Amen! I've had quite enough of the patronizing attitudes toward the real renaissance that has been masked by art history's false renaissance (the Enlightenment) from people who like to remind us that yes, the renaissance too, can also be utilized for God's glory. Well, you don't say!

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  23. Terry: I agree with you and yet, I do think that the moral lives of artists/writers/theologians do make a difference.
    The one thing I would say is that someone can be a sinner (and an impulsive/compulsive one at that!) and still hold to the Church's teachings. I believe Eric Gill (the sculptor) is an example of this.
    But one can also try to rationalize one's sinful life (because it is just too darned difficult to reconcile the sin with the moral aspects) and thus change or allow it to change one (Picasso comes to mind here).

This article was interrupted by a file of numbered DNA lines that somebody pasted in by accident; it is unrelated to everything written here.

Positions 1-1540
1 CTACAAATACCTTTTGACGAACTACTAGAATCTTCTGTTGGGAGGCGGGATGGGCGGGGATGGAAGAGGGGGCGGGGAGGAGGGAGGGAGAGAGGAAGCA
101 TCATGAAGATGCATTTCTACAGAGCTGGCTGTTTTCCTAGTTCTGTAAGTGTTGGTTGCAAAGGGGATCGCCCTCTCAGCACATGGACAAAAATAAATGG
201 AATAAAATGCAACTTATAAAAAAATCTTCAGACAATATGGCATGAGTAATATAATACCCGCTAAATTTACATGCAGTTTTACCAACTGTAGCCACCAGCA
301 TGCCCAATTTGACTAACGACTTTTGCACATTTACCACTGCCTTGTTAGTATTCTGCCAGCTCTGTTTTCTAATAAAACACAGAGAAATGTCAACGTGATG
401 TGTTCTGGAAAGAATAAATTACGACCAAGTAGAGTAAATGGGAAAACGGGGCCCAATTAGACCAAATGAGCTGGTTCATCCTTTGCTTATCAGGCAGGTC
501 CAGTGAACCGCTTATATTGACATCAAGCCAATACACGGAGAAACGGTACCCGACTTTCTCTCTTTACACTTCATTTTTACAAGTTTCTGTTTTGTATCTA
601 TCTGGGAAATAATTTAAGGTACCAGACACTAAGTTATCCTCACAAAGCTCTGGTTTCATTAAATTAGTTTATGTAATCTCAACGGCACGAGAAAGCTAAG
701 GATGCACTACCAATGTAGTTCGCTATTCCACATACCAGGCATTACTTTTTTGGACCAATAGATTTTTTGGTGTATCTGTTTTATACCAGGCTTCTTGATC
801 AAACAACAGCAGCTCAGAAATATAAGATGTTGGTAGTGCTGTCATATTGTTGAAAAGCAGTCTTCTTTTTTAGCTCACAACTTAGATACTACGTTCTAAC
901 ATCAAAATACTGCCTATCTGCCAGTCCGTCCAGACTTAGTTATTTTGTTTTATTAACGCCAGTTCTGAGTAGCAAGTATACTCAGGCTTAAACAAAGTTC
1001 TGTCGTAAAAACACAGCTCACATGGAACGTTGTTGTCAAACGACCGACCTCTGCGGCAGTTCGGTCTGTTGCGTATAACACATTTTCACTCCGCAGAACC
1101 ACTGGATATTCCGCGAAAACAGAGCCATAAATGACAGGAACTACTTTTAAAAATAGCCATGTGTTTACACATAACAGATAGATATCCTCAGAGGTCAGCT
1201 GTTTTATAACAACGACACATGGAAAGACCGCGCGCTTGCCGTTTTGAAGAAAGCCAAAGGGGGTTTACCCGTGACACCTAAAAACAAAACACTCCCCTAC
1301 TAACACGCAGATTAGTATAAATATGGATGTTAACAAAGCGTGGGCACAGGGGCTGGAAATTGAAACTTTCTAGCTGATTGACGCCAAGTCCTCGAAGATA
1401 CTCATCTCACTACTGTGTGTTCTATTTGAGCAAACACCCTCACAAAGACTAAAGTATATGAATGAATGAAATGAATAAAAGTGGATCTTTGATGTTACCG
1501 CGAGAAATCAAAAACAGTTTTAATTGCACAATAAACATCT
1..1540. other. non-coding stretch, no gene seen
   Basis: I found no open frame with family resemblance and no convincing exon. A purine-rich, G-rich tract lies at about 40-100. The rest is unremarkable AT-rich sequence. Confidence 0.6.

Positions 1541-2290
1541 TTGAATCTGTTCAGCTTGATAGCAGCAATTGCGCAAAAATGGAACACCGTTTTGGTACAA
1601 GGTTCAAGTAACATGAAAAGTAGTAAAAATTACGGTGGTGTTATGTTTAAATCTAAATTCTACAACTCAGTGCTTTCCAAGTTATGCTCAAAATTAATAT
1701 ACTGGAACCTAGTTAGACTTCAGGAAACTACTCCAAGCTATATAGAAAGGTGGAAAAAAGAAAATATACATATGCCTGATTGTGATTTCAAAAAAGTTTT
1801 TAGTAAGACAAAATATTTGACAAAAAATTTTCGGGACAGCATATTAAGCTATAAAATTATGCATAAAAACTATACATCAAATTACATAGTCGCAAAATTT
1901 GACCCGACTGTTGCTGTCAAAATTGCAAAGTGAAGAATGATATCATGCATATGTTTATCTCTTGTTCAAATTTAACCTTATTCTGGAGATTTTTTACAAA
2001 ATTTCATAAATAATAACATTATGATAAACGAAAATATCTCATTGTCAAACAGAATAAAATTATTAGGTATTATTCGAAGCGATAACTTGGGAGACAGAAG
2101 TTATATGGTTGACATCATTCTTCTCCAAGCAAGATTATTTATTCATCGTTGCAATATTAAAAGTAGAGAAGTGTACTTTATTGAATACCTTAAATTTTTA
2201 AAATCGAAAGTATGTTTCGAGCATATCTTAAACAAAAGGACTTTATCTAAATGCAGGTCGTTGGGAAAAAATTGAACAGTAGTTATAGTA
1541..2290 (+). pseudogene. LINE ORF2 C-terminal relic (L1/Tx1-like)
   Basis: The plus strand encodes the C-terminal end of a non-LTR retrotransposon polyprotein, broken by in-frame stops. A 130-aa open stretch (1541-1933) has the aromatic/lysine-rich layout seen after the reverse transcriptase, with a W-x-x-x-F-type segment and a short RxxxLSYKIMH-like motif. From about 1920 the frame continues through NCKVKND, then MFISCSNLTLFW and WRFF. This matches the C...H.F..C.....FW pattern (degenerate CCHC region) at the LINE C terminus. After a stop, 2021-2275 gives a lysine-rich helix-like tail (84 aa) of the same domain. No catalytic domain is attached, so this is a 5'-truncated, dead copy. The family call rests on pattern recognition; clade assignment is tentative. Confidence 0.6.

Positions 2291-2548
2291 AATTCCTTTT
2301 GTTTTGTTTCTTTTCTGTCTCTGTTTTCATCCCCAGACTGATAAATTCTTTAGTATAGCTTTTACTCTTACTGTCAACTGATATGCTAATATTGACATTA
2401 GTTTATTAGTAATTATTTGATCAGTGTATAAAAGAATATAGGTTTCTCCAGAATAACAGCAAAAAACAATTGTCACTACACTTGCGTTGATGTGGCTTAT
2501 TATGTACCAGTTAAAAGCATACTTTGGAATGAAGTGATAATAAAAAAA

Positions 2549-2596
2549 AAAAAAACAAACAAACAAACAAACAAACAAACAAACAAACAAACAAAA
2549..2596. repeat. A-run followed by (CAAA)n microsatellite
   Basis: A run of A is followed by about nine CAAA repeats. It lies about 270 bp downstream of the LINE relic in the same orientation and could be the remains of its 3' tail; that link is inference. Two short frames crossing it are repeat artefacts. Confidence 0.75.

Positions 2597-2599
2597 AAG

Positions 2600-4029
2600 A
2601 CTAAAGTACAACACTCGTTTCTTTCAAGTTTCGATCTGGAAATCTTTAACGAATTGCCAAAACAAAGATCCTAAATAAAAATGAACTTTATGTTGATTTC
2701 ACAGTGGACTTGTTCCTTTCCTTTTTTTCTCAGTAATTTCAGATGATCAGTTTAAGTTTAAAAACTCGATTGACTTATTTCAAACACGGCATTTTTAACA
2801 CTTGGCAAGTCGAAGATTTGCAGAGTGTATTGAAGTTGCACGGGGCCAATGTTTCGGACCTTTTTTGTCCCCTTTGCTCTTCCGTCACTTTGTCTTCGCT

E. Michael Jones has written extensively on this. Whether or not you agree with all he has to say, it is worth pondering.
    Art must always portray reality; evil, good, holiness, sin, whatever. But is must always be true, good, and beautiful (and that is not necessarily in the eye of the beholder, but in the Eye of God.)
    Just some random thoughts.
    Thanks for this very excellent post!

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  24. Thank you Father for your thoughts - I actually think we all understand one another here which almost seems groundbreaking for my blog. This is great to have such a civil discussion.

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  25. Father, you said, "The one thing I would say is that someone can be a sinner (and an impulsive/compulsive one at that!) and still hold to the Church's teachings."

    I agree completely.

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  26. Terry, uniate is a pejorative term. Byzantine Catholic or Orthodox in Communion with Rome are better.